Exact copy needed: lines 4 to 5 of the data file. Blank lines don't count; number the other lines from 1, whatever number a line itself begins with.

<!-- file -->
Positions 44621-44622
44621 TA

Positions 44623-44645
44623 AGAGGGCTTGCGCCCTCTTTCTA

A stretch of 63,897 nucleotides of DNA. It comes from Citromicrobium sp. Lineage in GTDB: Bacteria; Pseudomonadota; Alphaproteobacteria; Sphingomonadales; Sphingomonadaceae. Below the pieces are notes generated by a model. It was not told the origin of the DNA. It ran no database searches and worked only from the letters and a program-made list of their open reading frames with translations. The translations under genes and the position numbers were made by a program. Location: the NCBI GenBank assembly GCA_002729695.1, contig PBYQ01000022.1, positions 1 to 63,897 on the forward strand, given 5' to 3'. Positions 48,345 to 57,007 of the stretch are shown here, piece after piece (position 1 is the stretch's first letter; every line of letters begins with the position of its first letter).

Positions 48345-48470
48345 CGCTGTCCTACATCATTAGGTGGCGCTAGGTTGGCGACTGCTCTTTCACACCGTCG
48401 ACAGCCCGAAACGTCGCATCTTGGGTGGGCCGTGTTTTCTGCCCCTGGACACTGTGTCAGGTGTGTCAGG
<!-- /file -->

44623 AGAGGGCTTGCGCCCTCTTTCTA

A stretch of 63,897 nucleotides of DNA. It comes from Citromicrobium sp. Lineage in GTDB: Bacteria; Pseudomonadota; Alphaproteobacteria; Sphingomonadales; Sphingomonadaceae. Below the pieces are notes generated by a model. It was not told the origin of the DNA. It ran no database searches and worked only from the letters and a program-made list of their open reading frames with translations. The translations under genes and the position numbers were made by a program. Location: the NCBI GenBank assembly GCA_002729695.1, contig PBYQ01000022.1, positions 1 to 63,897 on the forward strand, given 5' to 3'. Positions 48,345 to 57,007 of the stretch are shown here, piece after piece (position 1 is the stretch's first letter; every line of letters begins with the position of its first letter).